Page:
Imagine, for a moment, two homes under construction in Washington.
At one, the carpenters, electricians and plumbers are going about their business, building a home for others so they can put food on their table and pay their bills. At another, work has stopped, leaving laborers to seek public assistance while waiting for the coronavirus pandemic to retreat to a manageable level.
Both homes require framing and siding and a roof, work that can be completed despite this age of social distancing as dictated by COVID-19. The only difference is that one falls under the category of publicly financed affordable housing, while the other is privately financed. Therefore, only one is deemed essential by Gov. Jay Inslee.
Inslee has taken a thoughtful and proactive approach to the coronavirus outbreak. He was quick to recognize the danger presented by the disease and to impress upon the public the need for a robust response. But his restrictions regarding the construction industry defy logic and should be recalibrated.
In ordering the closure of nonessential businesses last month, Inslee deemed construction essential if it met one of three criteria: Relating to essential activities described in his order; addressing unsafe conditions or emergency repair; or relating to a government function, such as publicly funded housing or a school. Under any scenario, workers are expected to adhere to social distancing recommendations.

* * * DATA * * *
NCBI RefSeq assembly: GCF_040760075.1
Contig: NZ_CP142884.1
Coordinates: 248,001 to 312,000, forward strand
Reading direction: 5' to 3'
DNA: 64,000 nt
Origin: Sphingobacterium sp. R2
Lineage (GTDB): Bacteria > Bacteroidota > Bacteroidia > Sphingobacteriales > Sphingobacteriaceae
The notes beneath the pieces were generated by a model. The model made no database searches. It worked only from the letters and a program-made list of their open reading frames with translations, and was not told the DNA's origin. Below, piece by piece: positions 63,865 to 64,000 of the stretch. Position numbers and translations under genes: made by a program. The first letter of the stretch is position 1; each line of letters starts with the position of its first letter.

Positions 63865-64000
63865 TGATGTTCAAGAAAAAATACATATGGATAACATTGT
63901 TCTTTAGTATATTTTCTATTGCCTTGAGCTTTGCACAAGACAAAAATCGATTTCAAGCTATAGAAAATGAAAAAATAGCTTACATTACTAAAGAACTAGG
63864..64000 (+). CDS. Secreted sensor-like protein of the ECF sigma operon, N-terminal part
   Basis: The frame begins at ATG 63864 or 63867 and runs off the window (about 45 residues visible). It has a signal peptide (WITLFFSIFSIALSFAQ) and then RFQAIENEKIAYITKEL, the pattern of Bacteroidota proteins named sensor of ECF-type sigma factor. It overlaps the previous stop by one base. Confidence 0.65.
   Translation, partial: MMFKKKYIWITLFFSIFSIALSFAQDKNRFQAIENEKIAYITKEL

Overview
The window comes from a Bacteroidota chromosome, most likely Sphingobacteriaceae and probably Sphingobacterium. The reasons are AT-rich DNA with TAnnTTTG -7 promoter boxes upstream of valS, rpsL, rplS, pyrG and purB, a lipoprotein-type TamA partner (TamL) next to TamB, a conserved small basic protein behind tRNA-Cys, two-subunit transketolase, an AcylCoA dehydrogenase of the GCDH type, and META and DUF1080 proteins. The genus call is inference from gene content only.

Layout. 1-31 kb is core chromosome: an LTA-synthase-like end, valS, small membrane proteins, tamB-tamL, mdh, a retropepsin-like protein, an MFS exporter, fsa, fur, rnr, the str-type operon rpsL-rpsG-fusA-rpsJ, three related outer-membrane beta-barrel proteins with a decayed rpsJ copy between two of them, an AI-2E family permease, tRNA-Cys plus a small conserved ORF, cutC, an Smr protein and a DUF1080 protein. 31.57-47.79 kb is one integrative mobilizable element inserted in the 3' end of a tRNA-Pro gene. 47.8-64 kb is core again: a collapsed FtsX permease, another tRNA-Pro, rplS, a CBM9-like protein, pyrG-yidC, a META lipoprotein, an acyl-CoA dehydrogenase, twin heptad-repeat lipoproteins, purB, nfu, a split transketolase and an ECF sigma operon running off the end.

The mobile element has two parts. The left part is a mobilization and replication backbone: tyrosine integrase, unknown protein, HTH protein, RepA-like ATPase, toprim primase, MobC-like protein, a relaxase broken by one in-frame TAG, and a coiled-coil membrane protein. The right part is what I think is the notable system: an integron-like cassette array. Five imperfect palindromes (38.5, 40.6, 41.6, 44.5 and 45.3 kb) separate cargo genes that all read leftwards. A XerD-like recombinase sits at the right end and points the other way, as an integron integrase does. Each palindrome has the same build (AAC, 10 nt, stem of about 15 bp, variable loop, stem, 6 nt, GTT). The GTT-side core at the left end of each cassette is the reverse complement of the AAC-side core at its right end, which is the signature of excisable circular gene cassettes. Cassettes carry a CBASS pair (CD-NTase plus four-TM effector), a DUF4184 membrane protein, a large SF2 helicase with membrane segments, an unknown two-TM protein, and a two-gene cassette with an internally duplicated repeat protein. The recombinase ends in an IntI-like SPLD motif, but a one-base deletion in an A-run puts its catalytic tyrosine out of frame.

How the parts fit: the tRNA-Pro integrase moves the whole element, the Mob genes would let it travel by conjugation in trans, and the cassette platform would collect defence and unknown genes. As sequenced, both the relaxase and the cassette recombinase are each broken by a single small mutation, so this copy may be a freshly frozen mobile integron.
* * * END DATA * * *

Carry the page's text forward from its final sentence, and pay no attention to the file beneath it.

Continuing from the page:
“In general, commercial and residential construction is not authorized under the Proclamation because construction is not considered to be an essential activity,” the governor wrote.
The difficulty comes in trying to delineate between commercial construction and government construction. If workers at an affordable-housing site can swing a hammer while maintaining a safe distance from each other, then surely those at another home site can manage it.
As of January, according to the Washington Employment Security Department, the construction industry employed 15,600 people in Clark County. That number will face an inevitable reduction during the pandemic; financing will dry up or a business will rethink plans to expand or workers will be unable to safely proceed. But in cases where building can safely continue, there should be no difference between government-funded projects and those that benefit the private sector.
Avaly Scarpelli, executive director of the Building Industry Association of Clark County, said: “Gov. Inslee’s clarification of the order is a devastating blow to the building industry and local economy. This order will certainly cause a backlog in builders’ ability to provide more housing units, thus exacerbating the housing affordability and homelessness crises.”
The concern is that a slowdown in housing construction will hamper residents who are prepared to move into a new dwelling. That will have a negative effect on both the short-term and the long-term health of the economy, both in Clark County and throughout the state. When one buyer’s move is unexpectedly delayed, it creates a chain reaction that ripples throughout the economy.
Working to ensure the health of Washingtonians and to stem the spread of coronavirus is a necessary and laudable endeavor. A reasonable case can be made for shutting down all construction in order to facilitate social distancing.
But if public construction is allowed to continue, it is difficult to understand the argument that private construction should be halted.